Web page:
Pregnancy is a massive test for a woman’s body. During pregnancy, your weakest points will most likely become apparent. So, ideally, you should prepare your body in advance for this challenge. How do you do that? Well, keep on reading.
Spine Treatment Centre specialists have been consulting and treating patients with musculoskeletal problems for more than 25 years. Based on their experience, we will discuss what women should do before pregnancy to help their bodies get through the challenge.
The most common complaint during the pregnancy is back pain or discomfort, which is usually caused by weight gain, the change in center of body mass, hormone(relaxin and estrogen) affected looser ligaments, and pelvic joints. Back pain and discomfort during and post-pregnancy can be prevented or reduced if women would prepare their musculoskeletal system in advance.
A visit to a physiotherapist should be mandatory
First of all, while planning a pregnancy it is important to evaluate if a musculoskeletal system is ready to sustain growing weight, to adapt to a changing body mass center, and to evaluate whether the joints and ligaments are prepared for the hormonal changes. A professional physiotherapist or medical physician should apply specific tests to establish the muscle segments which are most susceptible to trauma and should assign individualized exercises for those problematic areas of your body.
Secondly, a universal exercise plan that fits everyone does not exist. So pre-pregnant, as well as, pregnant women, should avoid chasing popular sports activities and should pay extreme attention to their own musculoskeletal system situation. Doing random exercises to get the workout in will not help to properly prepare for pregnancy, to the contrary, it may even do some damage.
Prevent lower back pain
Physiotherapists of the Spine Treatment Center confirm that 45–75 percent of women have experienced back pain during pregnancy. For a long time, back pain in a pregnant woman was thought to be a natural condition. However, this should not be blamed solely on pregnancy, as the causes of spinal ailments were usually pre-existent in the woman’s musculoskeletal system before pregnancy.
Jonas Girskis, neurologist, physical medicine and rehabilitation doctor, and specialist in manual therapy with almost 40 years of experience in the treatment of musculoskeletal disorders, places special emphasis on the care of women who already have an anterior pelvic tilt posture (Example B),before pregnancy. In such a case, to keep the lumbar spine safe, it is important to strengthen the abdominal press rather than the back muscles. Thus, in preparation for pregnancy, the back muscles should not be strengthened, as stereotypically thought, but stretched.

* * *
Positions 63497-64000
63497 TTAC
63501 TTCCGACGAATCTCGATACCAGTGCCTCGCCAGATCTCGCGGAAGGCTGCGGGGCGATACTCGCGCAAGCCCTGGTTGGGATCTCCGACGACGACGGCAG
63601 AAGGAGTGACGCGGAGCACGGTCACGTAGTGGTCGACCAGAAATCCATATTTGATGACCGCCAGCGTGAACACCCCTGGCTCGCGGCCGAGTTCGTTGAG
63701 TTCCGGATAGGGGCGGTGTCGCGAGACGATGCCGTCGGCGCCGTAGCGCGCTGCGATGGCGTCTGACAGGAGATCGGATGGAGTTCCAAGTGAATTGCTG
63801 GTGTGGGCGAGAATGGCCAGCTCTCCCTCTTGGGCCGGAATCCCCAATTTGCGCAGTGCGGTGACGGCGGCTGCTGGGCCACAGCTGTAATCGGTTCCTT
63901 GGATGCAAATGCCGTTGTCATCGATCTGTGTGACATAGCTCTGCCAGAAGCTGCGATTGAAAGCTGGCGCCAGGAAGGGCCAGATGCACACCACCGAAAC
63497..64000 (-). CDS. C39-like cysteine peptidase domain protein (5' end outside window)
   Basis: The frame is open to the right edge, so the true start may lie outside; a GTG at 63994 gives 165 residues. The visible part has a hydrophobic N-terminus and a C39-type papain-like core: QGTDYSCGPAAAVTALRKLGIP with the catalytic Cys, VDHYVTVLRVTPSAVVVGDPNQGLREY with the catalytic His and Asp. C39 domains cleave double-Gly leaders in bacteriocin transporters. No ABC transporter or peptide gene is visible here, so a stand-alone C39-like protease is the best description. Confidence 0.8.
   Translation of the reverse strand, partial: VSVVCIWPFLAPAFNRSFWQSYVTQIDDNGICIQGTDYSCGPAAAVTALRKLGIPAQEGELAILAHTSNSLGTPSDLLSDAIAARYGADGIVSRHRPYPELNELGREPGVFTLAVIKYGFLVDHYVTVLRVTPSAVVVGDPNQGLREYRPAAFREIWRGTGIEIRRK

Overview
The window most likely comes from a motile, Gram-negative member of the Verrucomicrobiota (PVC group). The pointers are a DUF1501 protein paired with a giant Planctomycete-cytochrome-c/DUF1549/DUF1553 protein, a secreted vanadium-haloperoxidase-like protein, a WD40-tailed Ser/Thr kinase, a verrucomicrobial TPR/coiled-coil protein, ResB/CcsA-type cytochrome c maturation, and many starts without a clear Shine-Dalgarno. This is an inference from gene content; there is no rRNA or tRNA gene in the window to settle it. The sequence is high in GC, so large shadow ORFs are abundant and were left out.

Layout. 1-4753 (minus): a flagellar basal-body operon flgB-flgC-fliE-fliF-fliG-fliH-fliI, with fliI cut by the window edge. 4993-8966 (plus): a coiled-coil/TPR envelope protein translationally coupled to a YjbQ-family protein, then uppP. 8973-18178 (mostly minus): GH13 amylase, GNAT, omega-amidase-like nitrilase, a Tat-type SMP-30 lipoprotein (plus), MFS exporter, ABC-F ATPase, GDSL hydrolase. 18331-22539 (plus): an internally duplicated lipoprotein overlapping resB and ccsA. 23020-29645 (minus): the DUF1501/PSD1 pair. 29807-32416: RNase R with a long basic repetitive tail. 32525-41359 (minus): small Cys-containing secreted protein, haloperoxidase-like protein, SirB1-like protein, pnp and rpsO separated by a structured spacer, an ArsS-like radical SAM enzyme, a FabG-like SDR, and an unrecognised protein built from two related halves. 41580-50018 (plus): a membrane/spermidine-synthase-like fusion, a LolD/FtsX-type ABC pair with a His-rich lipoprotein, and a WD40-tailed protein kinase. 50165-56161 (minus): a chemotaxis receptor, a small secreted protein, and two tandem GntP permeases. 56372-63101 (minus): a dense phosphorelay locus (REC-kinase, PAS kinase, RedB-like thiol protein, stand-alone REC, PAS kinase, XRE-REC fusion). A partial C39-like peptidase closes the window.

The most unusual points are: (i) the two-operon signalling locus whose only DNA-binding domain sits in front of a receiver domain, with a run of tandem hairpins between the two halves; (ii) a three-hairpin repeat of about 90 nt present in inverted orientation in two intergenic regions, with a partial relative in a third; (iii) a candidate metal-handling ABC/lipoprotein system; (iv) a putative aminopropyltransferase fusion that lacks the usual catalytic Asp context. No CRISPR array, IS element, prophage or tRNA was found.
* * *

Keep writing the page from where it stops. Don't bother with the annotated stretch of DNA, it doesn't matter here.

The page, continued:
Prevent abdominal muscle separation (diastasis recti)
During pregnancy back extensor muscles tend to get more pressure and tension because of the increasing abdominal mass, while the abdominal muscles tend to weaken. Consequently, a weak abdominal muscle can cause problems ranging from postpartum stretch marks to the irreversible abdominal separation (diastasis recti).
The separation of the rectus abdominis muscles - diastase - during the last trimester of pregnancy is a very common issue. This is due to the fetus growing in the womb. Diastasis is caused by an imbalance of a weakened abdominal and tense back muscle. Normally, the abdominal wall that has split after delivery should return to its original position. Unfortunately, not all postpartum abdominal muscles return to their original position and it may require surgery. Specialists of the Spine Treatment Center recommend to strengthen the front and the side muscles of the abdomen and stretch the back extensor muscles before pregnancy.
Ensure pelvic bones stability
During pregnancy, hormones (relaxin and estrogen) loosen the ligaments that connect the pelvic bones. At the same time, a growing fetus pressures the bottom of the pelvis. Such conditions increase the risk of dysfunction and instability of symphysis pubis. According to Greta Girskė, consulting physical therapist and the director of the Spine treatment center, — women with weak abdominal, pelvic floor, and hyper-elastic inner thigh muscles (hip adductors) before pregnancy, are most likely to experience symphysis pubis dysfunction and instability during pregnancy. Only the balanced activity of those muscles groups ensures the stability of the pelvic bones during pregnancy.
Our main advice would be — to allow a professional physiotherapist or medical physician to evaluate your musculoskeletal system and indicate which exercises/physical activity would be the most beneficial for your body.
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